Happy Friday! As always, the Week in Review is here to keep you updated on the latest business travel news.
First up, USA TODAY reports American Airlines is planning on selling no-frills “Basic Economy” tickets on its Europe flights.
In a similar move, Virgin Atlantic is splitting its coach class into three ticket grades in order to offer a cheaper coach class, Bloomberg writes.
In honor of International Women’s Day on Wednesday, several airlines celebrated by flying all-female crews, Buying Business Travel notes.
GBTA launched an all-new podcast this week, and our first episode delves into duty of care! SAP Concur’s Mike Koetting and Facebook’s Erin Wilk discuss the implications of booking behavior when it comes to keeping travelers safe and best practices for building a strong travel safety program.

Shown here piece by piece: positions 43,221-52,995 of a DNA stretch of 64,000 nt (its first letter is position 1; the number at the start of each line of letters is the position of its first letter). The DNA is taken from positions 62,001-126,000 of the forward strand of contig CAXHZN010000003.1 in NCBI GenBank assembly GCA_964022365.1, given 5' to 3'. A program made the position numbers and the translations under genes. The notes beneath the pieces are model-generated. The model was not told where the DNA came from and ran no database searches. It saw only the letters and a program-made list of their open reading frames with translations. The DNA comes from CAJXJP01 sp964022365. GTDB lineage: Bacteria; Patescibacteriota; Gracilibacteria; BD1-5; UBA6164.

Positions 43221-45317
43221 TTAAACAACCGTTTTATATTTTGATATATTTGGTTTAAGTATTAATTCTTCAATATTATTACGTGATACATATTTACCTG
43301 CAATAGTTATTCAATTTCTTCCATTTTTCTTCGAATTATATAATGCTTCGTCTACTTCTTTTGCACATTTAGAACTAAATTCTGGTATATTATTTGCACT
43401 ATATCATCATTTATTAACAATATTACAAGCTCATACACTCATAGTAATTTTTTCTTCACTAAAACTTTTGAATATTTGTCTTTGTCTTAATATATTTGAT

According to Buying Business Travel, Carlson Rezidor Hotel Group rebranded to Radisson Hotel Group. This move makes the new Radisson Hotel Group the 11th largest hotel group in the world.
Even though we’re nearly two weeks away from the first day of spring, Mother Nature continues to wreak havoc on flights. As another Nor’easter hit the U.S., over 3,100 flights were cancelled through Thursday, USA TODAY reports.
CNBC notes business travel startup TripActions raised $51 million in funding this week. The company plans to expand globally and open offices in London and Tokyo, among other cities.
According to Reuters, Saudi Arabia granted Air India permission to fly from New Delhi to Tel Aviv, ending a 70-year ban on the use of its airspace for flights to Israel.
In an effort to increase sustainability, some hotel properties are offering rebates to guests who skip housekeeping services, Hotelmarketing’com reports.
Buying Business Travel notes Cathay Pacific and Air Astana announced a codeshare agreement that begins March 15.
According to Business Traveller, ride-hailing services like Uber and Lyft are increasingly blamed for city congestion.
Skift notes the TSA is shifting its focus away from security checkpoints and towards public airport areas more susceptible to threats.